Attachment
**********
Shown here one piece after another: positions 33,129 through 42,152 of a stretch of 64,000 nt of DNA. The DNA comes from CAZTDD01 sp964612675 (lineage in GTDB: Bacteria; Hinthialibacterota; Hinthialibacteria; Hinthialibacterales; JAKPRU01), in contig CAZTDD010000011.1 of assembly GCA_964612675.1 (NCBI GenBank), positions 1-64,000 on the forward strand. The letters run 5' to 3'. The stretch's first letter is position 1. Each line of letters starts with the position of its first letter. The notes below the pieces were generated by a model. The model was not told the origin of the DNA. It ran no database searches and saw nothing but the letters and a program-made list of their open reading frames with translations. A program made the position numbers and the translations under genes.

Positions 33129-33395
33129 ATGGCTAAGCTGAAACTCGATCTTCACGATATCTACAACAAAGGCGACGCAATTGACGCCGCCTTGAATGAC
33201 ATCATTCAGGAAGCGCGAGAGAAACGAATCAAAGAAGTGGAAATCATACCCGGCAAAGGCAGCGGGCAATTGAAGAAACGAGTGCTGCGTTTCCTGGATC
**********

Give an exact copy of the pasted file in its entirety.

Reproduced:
Shown here one piece after another: positions 33,129 through 42,152 of a stretch of 64,000 nt of DNA. The DNA comes from CAZTDD01 sp964612675 (lineage in GTDB: Bacteria; Hinthialibacterota; Hinthialibacteria; Hinthialibacterales; JAKPRU01), in contig CAZTDD010000011.1 of assembly GCA_964612675.1 (NCBI GenBank), positions 1-64,000 on the forward strand. The letters run 5' to 3'. The stretch's first letter is position 1. Each line of letters starts with the position of its first letter. The notes below the pieces were generated by a model. The model was not told the origin of the DNA. It ran no database searches and saw nothing but the letters and a program-made list of their open reading frames with translations. A program made the position numbers and the translations under genes.

Positions 33129-33395
33129 ATGGCTAAGCTGAAACTCGATCTTCACGATATCTACAACAAAGGCGACGCAATTGACGCCGCCTTGAATGAC
33201 ATCATTCAGGAAGCGCGAGAGAAACGAATCAAAGAAGTGGAAATCATACCCGGCAAAGGCAGCGGGCAATTGAAGAAACGAGTGCTGCGTTTCCTGGATC